32. Hickman, M., Crowley, H., & Mai, N. (2008). Immigration and social cohesion in the rhythms and realities of everyday life. York, England: Joseph Rowntree Foundation.Google Scholar
  33. Higher Education Funding Council for England (HEFCE). (2004). Equality and diversity monitoring in higher education institutions: A guide to good practice. Good practice April 2004/14. London: HEFCE.Google Scholar
  34. Higher Education Statistics Agency (HESA). (2007b). Students in higher education institutions 2004/5 & 2005/6. Cheltenham, England: HESA.Google Scholar
  35. Holloway, L. (2007). Black is my colour. London: The 1990 trust. Black Information Link. Retrieved from
  36. Homes, A., & Murray, L. (2008). Cognitive question testing Scotland’s Census ethnicity classification. Research findings no. 2/2008. Edinburgh, Scotland: Scottish Government Social Research.Google Scholar
  37. Hubbard, M., & Haines, L. (2004). A national programme of neonatal audit: Report of a feasibility study. London: Department of Health, Healthcare Commission, and Royal College of Paediatrics and Child Health.Google Scholar
  38. Krieger, N., Williams, D., & Zierler, S. (1999). “Whiting out” white privilege will not advance the study of how racism harms health. American Journal of Public Health, 89(5), 782–785.CrossRefGoogle Scholar
  39. Kyambi, S. (2005). Beyond Black and White: Mapping new immigrant communities. London: IPPR.Google Scholar
  40. Levitt, P. (2013). A new social contract: Social welfare in an era of transnational migration. Tikkun, 3, 44.CrossRefGoogle Scholar
  41. Ligali Media Network. (2005). African British identity tops polls. Retrieved April 30, 2005, from
  42. Lorde, A. (1984). Age, race, class, and sex: Women redefining difference. In A. Lorde (Ed.), Sister outsider. New York: Crossing Points.Google Scholar
  43. Mamdani, M. (2001). Beyond settler and native as political identities: Overcoming the political legacy of colonialism. In O. Enwezor (Ed.), The short century: Independence and liberation movements in Africa (pp. 1945–1994). Munich, Germany: Prestel.Google Scholar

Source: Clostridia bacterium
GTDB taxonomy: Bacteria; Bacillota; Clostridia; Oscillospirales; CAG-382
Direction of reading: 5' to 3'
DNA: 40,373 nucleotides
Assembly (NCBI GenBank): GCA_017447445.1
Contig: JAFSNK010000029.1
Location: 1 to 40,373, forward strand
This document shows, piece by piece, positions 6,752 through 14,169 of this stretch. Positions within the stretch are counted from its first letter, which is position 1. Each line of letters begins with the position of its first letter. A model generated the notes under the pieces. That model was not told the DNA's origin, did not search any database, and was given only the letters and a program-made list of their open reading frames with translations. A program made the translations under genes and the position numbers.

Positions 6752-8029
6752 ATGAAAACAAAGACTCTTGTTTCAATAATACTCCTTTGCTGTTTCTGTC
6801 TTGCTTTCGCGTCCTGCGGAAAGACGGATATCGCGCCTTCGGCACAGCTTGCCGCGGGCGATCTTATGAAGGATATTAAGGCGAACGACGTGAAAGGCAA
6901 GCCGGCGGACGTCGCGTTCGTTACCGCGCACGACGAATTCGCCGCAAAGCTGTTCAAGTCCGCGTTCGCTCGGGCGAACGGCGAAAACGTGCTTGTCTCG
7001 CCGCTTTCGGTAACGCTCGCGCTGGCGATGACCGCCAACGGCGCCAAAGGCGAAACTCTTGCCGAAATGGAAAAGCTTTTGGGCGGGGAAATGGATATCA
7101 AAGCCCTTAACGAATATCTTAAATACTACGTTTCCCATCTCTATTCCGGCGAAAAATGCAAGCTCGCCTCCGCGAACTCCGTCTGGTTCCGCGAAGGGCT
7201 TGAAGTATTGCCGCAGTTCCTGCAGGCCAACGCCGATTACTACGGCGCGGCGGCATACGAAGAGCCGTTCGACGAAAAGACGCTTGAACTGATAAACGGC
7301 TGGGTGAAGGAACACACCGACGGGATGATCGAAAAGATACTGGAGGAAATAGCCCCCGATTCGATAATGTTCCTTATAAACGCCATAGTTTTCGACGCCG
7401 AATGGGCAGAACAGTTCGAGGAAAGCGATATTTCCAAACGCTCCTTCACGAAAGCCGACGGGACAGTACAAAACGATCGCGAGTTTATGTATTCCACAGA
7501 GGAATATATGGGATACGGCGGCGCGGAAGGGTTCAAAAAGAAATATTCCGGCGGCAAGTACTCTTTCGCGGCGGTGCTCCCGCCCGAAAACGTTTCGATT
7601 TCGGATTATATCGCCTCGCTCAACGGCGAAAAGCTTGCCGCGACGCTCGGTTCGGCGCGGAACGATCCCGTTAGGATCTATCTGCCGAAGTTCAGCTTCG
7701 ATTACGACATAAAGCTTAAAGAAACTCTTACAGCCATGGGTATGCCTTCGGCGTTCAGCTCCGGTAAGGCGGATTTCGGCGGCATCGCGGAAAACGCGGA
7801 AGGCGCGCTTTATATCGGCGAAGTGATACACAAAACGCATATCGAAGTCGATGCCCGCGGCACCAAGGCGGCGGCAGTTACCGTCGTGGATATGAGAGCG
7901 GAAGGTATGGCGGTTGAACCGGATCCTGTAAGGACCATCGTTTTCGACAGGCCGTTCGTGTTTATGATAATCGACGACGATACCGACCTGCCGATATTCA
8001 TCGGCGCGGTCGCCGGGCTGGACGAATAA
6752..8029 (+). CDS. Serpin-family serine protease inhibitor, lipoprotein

44. Mateos, P. (2004). Names, ethnicity and populations. Tracing identity in space. Berlin, Germany: Springer.Google Scholar
  45. Mercer, C., & Page, B. (2010). African home associations in Britain: Between political belonging and moral conviviality. African Diaspora, 3(1), 110–130.CrossRefGoogle Scholar
  46. Mitton, L. (2011). The languages of Black Africans in England. Journal of Intercultural Studies, 32(2), 151–172.CrossRefGoogle Scholar
  47. Mitton, L., & Aspinall, P. J. (2010). Black Africans in England: A diversity of integration experiences. In J. Stillwell & M. van Ham (Eds.), Ethnicity and integration: Understanding population trends and processes (Vol. 3, pp. 179–202). Dordrecht, The Netherlands: Springer.CrossRefGoogle Scholar
  48. Mitton, L., & Aspinall, P. J. (2011, January). Black Africans in the UK: Integration or segregation? Research findings. Understanding Population trends and Processes [UPTAP]/ESRC.Google Scholar
  49. Nazroo, J. (2005). A longitudinal survey of ethnic minorities: Focus and design. Final report to the ESRC and ONS. London: UCL (Department of Epidemiology & Public Health).Google Scholar
  50. Ndofor-Tar, C., Hickson, F., Weatherburn, P., Amamoo, N., Majekodunmi, Y., Robinson, F., et al. (2000). Capital assets: A community research intervention by the African Forum in Redbridge and Waltham Forest (London). London: Sigma Research.Google Scholar
  51. NHS Information Authority. (2001). DSC notice: 02/2001. CDS, HES & workforce: Ethnic data. Finalised coding frame. Birmingham, England: NHS Information Authority.Google Scholar